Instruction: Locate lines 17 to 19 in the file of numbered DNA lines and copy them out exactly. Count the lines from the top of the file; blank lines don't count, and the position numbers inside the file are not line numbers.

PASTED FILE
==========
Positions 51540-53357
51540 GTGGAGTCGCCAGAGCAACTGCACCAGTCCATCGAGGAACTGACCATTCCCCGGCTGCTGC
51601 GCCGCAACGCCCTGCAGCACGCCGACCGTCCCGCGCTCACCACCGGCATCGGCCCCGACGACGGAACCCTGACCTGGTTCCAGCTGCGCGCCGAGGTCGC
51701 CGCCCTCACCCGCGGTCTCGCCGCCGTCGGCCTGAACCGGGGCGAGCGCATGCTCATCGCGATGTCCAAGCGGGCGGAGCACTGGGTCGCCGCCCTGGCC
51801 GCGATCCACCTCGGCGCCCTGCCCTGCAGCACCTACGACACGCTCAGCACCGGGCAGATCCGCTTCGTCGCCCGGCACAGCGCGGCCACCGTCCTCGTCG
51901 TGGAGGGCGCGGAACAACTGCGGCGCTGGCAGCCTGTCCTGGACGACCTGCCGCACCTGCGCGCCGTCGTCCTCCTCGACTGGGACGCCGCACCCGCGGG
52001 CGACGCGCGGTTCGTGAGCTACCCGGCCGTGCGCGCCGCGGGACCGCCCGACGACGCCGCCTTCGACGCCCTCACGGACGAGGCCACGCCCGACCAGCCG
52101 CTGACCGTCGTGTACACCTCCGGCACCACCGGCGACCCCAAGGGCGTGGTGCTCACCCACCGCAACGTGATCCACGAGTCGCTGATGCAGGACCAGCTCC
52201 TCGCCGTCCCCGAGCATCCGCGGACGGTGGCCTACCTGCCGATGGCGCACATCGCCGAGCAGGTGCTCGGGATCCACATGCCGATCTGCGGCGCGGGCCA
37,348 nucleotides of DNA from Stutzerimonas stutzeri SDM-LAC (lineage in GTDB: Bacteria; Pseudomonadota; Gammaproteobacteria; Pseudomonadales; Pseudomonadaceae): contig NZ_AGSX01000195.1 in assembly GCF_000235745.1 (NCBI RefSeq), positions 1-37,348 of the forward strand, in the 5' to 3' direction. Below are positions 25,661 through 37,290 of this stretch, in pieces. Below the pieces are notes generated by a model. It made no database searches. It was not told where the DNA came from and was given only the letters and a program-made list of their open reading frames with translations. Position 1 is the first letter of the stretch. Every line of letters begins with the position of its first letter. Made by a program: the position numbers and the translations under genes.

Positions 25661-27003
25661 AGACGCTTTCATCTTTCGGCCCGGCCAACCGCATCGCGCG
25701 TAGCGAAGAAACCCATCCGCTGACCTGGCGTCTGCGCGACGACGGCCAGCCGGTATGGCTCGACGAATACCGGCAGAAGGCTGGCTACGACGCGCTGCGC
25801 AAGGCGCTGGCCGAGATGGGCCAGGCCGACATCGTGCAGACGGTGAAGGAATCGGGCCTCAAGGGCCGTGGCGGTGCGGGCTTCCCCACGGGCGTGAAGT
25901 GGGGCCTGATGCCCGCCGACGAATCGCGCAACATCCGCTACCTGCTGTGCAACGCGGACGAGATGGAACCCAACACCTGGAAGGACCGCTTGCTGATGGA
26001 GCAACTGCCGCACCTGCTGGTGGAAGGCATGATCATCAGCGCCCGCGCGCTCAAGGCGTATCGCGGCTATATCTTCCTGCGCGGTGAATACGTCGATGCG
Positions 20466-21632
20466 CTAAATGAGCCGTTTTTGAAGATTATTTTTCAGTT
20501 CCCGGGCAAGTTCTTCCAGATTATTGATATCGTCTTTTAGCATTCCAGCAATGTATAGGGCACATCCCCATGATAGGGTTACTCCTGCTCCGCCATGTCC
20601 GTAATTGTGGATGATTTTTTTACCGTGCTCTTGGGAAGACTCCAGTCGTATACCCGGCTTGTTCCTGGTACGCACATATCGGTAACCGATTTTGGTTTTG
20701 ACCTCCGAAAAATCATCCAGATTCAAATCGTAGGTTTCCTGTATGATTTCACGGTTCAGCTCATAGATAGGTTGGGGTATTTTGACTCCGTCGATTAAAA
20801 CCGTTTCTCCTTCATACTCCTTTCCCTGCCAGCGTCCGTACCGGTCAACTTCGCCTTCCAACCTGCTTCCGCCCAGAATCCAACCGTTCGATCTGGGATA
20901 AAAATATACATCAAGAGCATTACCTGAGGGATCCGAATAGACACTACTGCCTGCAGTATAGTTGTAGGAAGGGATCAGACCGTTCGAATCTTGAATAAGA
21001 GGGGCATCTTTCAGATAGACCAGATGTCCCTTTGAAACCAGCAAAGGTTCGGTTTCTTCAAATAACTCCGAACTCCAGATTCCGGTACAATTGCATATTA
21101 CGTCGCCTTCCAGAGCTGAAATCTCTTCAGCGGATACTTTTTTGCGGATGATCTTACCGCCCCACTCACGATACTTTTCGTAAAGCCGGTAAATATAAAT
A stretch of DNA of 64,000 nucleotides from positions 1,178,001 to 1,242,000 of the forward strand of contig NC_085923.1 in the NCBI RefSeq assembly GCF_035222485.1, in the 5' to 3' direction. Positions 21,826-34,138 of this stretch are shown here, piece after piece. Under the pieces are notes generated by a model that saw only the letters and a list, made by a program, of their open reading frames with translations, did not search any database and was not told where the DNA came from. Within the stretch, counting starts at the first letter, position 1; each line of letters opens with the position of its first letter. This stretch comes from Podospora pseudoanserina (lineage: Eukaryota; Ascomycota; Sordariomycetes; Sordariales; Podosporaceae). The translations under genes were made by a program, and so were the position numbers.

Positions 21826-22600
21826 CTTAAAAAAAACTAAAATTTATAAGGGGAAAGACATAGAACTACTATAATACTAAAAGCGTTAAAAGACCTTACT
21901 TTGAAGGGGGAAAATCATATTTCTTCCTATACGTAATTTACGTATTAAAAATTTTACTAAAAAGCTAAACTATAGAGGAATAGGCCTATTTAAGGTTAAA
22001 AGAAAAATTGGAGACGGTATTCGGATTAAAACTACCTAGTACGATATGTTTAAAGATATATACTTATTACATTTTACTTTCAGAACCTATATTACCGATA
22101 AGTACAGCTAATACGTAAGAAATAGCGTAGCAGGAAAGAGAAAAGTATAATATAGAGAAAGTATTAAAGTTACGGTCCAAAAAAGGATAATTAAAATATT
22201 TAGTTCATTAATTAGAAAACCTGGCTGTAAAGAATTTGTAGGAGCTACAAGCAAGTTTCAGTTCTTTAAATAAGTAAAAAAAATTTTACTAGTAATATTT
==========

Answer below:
Positions 20466-21632
20466 CTAAATGAGCCGTTTTTGAAGATTATTTTTCAGTT
20501 CCCGGGCAAGTTCTTCCAGATTATTGATATCGTCTTTTAGCATTCCAGCAATGTATAGGGCACATCCCCATGATAGGGTTACTCCTGCTCCGCCATGTCC